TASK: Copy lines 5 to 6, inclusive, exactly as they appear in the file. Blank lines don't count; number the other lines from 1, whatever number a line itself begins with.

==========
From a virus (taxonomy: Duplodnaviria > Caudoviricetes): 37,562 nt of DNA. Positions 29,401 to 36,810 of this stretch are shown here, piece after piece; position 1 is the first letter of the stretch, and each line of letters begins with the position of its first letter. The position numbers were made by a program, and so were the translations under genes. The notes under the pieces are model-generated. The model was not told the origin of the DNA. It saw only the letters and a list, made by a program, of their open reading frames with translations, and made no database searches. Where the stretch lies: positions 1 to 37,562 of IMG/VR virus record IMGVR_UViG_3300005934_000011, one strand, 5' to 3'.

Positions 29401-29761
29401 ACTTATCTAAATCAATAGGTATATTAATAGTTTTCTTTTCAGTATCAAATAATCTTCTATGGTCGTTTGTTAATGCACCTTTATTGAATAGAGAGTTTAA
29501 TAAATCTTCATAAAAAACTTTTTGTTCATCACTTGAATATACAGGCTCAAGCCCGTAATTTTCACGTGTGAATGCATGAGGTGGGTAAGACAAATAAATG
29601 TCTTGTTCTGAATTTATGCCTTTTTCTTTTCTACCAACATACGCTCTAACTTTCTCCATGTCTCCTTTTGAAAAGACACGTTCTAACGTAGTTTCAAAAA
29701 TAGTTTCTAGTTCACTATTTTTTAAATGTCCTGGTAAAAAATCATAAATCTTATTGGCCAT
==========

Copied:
29601 TCTTGTTCTGAATTTATGCCTTTTTCTTTTCTACCAACATACGCTCTAACTTTCTCCATGTCTCCTTTTGAAAAGACACGTTCTAACGTAGTTTCAAAAA
29701 TAGTTTCTAGTTCACTATTTTTTAAATGTCCTGGTAAAAAATCATAAATCTTATTGGCCAT